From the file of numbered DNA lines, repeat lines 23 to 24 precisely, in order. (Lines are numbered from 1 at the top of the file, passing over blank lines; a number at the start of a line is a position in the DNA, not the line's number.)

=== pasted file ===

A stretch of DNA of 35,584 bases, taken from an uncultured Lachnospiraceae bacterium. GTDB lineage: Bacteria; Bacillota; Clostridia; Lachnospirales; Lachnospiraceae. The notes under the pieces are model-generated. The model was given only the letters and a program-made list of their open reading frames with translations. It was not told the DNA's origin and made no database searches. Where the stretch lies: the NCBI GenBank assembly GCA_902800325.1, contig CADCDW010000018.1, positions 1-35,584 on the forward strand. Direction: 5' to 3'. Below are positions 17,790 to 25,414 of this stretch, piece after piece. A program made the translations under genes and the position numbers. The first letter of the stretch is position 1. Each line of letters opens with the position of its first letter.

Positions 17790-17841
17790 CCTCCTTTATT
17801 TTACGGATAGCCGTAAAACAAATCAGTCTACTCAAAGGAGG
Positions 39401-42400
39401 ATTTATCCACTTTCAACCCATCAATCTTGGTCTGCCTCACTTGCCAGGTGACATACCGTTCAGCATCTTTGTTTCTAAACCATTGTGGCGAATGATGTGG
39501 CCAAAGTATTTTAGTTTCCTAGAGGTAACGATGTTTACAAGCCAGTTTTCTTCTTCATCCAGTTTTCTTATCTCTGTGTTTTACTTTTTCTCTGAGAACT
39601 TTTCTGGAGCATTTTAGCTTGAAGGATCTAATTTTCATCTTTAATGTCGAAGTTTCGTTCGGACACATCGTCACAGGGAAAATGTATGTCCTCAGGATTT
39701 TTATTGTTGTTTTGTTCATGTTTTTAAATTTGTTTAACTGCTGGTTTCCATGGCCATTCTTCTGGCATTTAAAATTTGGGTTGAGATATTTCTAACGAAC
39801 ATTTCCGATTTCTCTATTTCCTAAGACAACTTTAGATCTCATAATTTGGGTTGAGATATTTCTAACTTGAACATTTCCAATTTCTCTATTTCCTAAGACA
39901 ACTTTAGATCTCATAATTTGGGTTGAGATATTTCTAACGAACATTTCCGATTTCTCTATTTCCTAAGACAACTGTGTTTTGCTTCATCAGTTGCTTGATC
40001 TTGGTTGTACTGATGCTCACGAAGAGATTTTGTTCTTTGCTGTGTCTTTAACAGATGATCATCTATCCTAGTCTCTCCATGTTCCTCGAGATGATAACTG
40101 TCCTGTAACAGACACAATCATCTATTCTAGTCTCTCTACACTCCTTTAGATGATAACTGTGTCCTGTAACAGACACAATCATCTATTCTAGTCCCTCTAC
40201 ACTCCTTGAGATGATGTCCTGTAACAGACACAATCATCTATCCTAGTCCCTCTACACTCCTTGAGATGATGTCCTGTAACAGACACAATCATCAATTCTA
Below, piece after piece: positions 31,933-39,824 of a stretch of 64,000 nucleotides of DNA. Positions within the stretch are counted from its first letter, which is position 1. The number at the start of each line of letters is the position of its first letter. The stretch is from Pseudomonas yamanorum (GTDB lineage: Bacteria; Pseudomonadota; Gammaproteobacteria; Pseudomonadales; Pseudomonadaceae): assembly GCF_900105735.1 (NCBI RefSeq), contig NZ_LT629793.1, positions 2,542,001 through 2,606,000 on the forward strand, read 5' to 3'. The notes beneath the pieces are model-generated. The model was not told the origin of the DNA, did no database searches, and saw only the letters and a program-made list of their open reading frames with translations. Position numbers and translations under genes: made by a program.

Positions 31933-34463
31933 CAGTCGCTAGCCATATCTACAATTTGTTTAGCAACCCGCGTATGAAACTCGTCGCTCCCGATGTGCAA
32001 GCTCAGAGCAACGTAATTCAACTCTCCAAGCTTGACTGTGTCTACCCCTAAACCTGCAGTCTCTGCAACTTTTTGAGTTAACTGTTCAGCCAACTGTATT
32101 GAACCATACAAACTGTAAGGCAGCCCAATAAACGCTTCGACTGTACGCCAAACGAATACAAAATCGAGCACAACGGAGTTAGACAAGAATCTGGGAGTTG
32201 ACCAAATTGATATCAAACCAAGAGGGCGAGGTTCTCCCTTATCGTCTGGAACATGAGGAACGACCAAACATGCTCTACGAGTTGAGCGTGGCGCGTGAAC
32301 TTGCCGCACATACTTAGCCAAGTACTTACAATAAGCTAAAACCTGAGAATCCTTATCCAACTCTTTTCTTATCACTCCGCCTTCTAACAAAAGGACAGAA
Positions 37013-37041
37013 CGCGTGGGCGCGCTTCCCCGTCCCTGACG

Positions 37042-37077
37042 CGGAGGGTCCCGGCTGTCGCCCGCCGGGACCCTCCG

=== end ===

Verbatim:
37013 CGCGTGGGCGCGCTTCCCCGTCCCTGACG

Positions 37042-37077